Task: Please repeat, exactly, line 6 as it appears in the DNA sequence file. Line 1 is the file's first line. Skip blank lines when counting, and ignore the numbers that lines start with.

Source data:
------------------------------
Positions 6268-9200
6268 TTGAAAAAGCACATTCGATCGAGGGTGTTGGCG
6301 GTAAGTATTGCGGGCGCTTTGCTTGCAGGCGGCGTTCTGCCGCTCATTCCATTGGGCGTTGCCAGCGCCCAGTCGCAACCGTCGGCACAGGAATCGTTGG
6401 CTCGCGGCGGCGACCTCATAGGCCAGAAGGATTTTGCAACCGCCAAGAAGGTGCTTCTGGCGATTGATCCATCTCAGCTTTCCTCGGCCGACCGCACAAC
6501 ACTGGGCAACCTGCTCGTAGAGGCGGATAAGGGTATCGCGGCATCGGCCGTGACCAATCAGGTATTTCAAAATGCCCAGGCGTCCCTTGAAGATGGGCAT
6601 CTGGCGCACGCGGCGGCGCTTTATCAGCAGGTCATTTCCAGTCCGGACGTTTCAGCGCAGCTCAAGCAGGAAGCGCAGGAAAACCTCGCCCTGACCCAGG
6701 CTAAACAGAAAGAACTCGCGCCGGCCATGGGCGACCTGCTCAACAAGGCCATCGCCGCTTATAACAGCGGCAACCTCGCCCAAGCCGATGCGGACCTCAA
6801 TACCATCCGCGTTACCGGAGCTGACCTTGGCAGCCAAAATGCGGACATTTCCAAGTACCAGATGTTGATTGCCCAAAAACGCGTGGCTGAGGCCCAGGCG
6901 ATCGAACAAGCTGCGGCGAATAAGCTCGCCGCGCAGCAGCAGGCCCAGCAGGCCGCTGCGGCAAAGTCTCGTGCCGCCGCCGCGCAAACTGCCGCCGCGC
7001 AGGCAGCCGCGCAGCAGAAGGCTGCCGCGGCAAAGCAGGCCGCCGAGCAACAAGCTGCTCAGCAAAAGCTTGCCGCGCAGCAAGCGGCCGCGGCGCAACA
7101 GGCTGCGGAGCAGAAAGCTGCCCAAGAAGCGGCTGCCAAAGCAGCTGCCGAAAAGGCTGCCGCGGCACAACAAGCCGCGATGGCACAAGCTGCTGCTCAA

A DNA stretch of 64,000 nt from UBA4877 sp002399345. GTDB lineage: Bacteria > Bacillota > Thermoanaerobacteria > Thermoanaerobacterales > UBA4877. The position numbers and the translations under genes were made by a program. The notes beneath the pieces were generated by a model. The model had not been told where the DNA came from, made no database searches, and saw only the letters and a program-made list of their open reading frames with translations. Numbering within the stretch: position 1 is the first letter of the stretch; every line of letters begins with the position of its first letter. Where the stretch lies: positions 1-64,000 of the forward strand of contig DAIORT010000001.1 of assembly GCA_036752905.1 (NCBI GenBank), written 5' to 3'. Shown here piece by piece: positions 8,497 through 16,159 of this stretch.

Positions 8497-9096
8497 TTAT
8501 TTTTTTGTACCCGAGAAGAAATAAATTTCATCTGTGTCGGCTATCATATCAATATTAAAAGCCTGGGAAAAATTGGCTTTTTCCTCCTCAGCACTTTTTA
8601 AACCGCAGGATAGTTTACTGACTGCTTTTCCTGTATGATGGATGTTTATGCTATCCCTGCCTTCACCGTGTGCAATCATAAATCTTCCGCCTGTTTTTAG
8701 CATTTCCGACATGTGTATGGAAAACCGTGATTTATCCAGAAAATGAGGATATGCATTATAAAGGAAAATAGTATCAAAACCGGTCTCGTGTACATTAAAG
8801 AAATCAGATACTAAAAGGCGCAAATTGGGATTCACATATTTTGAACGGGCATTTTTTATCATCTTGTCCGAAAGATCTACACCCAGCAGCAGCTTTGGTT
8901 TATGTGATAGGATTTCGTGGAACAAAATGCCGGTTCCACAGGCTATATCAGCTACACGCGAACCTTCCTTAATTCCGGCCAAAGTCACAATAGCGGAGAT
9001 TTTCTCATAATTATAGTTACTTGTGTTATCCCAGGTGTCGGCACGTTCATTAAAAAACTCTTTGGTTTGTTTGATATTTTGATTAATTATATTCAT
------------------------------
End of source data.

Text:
6601 CTGGCGCACGCGGCGGCGCTTTATCAGCAGGTCATTTCCAGTCCGGACGTTTCAGCGCAGCTCAAGCAGGAAGCGCAGGAAAACCTCGCCCTGACCCAGG